One-Day International, commonly known as the ODI, is one of the most common and entertaining forms of cricket. It is also called 50-over cricket.
While one day internationals have slipped in popularity, the World Cup in its current configuration remains cricket’s most coveted trophy. As a result, the teams have placed a premium on the 50-over format, which has undergone several rule modifications to meet the expectations.
1. Sachin Tendulkar
During the 1990s, Sachin Tendulkar revolutionized the role of the opener in One-Day Internationals. While some excelled as run producers, others concentrated on batting throughout the innings, while a few excelled as pinch hitters. Tendulkar had the ability to do it all. In the 2003 World Cup, he was named Player of the Tournament. He was the second-highest run-scorer in India’s 2011 World Cup victory, despite being nearly 38 years old.
2. Rohit Sharma
In ODI history, no batsman has been as prolific as Rohit as an opener. At the top, he averages over 57, has a strike rate of over 92, and has banged 29 hundred, including three double tonnes. Rohit Sharma’s 264 is still the greatest ODI score, and no other batsman has ever scored 200 runs twice.
3. Virat Kohli
Kohli has already established himself as the best one-day batsman in history. If his high-fifties average is impressive, remember that he hits those runs at a strike rate of well over 90 percent, seldom slogging. When Kohli is on the chase, no one is safe.
4. Sir Vivian Richards
Sir Vivian Richards was easily the finest ODI batsman of his day, and he is unquestionably among the top five players in the format’s history. Sir Viv Richards exudes arrogance and menace in equal measure. In one-day international cricket, he averaged 47, a figure that was unheard of at the time. When he played ODI cricket, consistency was almost unheard of but he believed differently.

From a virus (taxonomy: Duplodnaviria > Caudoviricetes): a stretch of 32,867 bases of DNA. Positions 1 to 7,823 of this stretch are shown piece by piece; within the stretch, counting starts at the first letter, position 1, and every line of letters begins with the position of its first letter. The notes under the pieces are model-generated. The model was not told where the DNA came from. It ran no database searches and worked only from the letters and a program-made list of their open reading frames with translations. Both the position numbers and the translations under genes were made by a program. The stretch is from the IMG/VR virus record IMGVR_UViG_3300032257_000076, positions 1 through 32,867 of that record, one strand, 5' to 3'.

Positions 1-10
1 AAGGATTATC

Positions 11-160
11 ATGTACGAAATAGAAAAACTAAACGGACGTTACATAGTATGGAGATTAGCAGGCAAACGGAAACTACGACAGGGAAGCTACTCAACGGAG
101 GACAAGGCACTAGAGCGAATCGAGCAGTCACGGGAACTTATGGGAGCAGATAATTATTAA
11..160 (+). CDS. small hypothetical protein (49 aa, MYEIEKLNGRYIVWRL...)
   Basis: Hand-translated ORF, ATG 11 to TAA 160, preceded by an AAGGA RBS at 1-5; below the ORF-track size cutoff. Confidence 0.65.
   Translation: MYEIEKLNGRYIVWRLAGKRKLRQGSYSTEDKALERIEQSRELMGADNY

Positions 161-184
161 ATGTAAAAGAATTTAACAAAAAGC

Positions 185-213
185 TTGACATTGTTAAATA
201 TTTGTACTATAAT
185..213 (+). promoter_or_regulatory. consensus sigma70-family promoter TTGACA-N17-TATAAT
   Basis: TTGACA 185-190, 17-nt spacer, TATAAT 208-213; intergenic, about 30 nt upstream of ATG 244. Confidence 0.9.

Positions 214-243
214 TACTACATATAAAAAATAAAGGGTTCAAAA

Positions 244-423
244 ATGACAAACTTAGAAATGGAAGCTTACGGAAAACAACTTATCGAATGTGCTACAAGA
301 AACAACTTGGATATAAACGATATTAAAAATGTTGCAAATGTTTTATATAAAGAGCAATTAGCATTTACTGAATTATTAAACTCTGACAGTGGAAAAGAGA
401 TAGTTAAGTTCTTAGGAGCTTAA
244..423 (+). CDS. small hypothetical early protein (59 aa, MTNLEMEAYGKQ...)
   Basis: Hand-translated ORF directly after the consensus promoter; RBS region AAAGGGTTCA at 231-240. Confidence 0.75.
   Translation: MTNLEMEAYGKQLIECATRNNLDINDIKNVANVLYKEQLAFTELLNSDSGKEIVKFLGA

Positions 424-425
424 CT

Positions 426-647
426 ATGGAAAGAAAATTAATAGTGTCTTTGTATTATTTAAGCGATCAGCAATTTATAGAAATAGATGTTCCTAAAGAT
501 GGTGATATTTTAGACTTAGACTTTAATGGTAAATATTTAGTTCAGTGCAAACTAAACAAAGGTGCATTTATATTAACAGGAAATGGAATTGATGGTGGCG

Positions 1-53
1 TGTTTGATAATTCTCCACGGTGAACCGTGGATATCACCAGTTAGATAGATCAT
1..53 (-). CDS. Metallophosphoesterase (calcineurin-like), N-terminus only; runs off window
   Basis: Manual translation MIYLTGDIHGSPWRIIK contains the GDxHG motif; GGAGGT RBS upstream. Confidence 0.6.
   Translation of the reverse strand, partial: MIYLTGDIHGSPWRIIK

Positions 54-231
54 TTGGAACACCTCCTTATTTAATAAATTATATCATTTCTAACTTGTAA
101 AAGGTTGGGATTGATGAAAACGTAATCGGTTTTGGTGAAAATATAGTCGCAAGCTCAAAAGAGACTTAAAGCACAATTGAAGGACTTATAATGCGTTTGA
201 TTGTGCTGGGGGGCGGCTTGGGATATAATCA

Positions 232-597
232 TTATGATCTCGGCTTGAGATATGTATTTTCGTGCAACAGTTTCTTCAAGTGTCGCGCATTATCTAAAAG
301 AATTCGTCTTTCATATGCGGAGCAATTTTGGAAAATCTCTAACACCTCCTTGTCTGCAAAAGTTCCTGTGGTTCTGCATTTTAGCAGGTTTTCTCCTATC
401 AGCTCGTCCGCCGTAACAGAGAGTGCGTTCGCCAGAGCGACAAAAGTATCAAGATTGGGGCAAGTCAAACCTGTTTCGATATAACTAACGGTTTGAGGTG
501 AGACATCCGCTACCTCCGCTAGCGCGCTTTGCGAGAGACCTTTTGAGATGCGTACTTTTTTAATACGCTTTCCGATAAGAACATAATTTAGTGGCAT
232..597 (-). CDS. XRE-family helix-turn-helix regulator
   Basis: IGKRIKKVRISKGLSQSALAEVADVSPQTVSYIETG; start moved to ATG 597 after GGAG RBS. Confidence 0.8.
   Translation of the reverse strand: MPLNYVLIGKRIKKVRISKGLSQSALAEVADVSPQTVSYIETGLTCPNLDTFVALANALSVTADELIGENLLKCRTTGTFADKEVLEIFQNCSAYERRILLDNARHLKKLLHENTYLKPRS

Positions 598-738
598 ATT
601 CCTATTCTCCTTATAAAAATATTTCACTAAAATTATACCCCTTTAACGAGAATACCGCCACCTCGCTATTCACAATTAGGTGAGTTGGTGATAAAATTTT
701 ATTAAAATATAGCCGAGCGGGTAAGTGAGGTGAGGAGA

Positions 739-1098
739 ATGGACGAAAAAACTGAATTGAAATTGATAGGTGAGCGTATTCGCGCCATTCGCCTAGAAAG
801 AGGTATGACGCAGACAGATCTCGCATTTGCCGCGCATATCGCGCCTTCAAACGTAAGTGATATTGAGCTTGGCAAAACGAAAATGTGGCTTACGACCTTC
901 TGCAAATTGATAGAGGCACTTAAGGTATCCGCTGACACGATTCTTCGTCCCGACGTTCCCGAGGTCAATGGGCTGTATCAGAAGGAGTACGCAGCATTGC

5. Ricky Ponting
Ponting was the captain of the Australian squad that didn’t just defeat but annihilated opponents. While he performed with the bat on a regular basis, his on-field decision-making was nothing short of amazing. As a result, under his leadership, Australia won two World Cups and as many Champions Trophy championships.
6. MS Dhoni
Between 2007 and 2016, Dhoni captained Team India, winning the World Cup in 2011 and the Champions Trophy in 2013. Along the process, he helped to develop a number of players who went on to become superstars in Indian cricket.
7. Shaun Pollock
Pollock’s command of the white ball was outstanding. Pollock would frustrate batsmen by bowling wicket to wicket deliveries, which frequently resulted in their playing a false stroke and being dismissed. In 303 games, Pollock collected 393 wickets at an average of 24.50, becoming him South Africa’s greatest ODI wicket-taker.
8. Wasim Akram
Many consider Wasim Akram to be the finest left-arm quick of all time due to his exceptional control of swing and seam. His 502 ODI wickets are second only to Muttiah Muralitharan’s 534 on the all-time list.
9. Shane Warne
Warne is an easy pick for the spinner’s position in the side because he is perhaps the finest spinner to have ever played the game. Warne, a bowler who could turn the ball a mile, added to the richness of spin bowling’s skill. He took 293 wickets at an average of 25.73 in 194 ODIs. Unlike most leg spinners, he was very economical with his bowling, with an economy rate of 4.25 in ODIs.
10. Lasith Malinga
Since his debut in 2004, Lasith Malinga has been a fantastic bowler for Sri Lanka. While his Test career was cut short because of his unusual slinging motion, he appeared in 226 ODI matches for Sri Lanka, taking 338 wickets with a high of 6/38.
11. Glenn McGrath
In ODIs, no bowler had as much influence as Glenn McGrath. McGrath, who was a driving factor behind Australia’s resurgence in the mid and late 1990s, only grew better with age. McGrath’s success with the white ball was built on his line and length, the same formula that propelled him to Test cricket’s summit.